Risk of familial breast cancer is not increased after pregnancy

Kari Hemminki, Asta Försti, Jan Sundquist, Jianguang Ji

Research output: Contribution to journalArticlepeer-review

7 Scopus citations


Risk of breast cancer is temporarily elevated shortly after pregnancy and the available limited data suggest that a family history of breast cancer may reinforce the risk. We used the nation-wide Swedish Family-Cancer Database to estimate the relative risk (RR) for invasive breast cancer following childbirth among women with or without a family history. The RRs were defined using Poisson regression model of person-years as offset, adjusted for age, period and age at first childbirth. For women without a family history, RRs for breast cancer showed a U-shaped pattern after last pregnancy. Among the 5,217 patients with a first-degree family history the familial risk was 1.77; there was no evidence of increased RRs immediately after last pregnancy. The present study is by far the largest one published on the theme. It shows that pregnancy is not an additional risk factor for women with a family history.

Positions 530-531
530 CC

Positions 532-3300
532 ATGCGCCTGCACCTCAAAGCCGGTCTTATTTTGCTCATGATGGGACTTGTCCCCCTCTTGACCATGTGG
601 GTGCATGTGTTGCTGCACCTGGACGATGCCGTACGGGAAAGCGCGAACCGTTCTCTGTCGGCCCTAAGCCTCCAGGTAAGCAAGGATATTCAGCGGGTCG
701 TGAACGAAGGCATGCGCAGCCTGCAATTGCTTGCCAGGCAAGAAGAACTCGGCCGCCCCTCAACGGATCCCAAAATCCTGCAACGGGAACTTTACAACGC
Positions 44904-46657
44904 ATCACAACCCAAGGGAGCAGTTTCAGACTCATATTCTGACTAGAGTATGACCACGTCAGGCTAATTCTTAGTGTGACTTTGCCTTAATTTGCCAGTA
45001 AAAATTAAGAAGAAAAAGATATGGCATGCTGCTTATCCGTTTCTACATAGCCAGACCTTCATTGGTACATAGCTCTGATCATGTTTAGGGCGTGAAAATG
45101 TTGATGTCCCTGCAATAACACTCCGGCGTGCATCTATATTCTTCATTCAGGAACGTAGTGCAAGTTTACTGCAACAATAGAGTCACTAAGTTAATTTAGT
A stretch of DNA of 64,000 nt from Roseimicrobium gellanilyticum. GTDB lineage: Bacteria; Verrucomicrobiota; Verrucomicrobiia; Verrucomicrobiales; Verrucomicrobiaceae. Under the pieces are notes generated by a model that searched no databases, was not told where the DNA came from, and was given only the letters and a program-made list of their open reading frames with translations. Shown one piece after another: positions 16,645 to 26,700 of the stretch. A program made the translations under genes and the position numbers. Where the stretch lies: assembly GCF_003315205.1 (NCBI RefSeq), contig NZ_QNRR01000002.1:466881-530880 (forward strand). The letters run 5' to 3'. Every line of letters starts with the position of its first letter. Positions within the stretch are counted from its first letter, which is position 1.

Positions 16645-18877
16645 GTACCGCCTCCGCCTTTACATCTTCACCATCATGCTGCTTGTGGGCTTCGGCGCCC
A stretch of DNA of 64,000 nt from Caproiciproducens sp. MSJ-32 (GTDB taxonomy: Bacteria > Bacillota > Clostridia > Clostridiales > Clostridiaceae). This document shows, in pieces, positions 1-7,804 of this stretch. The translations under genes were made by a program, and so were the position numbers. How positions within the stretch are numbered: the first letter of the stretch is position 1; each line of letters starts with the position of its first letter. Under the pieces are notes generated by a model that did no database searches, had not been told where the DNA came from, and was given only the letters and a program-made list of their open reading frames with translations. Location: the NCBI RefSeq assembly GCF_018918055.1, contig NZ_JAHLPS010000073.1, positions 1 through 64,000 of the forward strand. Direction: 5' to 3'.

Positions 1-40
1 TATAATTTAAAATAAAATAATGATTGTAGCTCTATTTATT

Original languageEnglish
Pages (from-to)417-420
Number of pages4
JournalBreast Cancer Research and Treatment
Issue number3
StatePublished - Apr 2008
Externally publishedYes


  • Familial breast cancer
  • Heredity
  • Parity
  • Pregnancy


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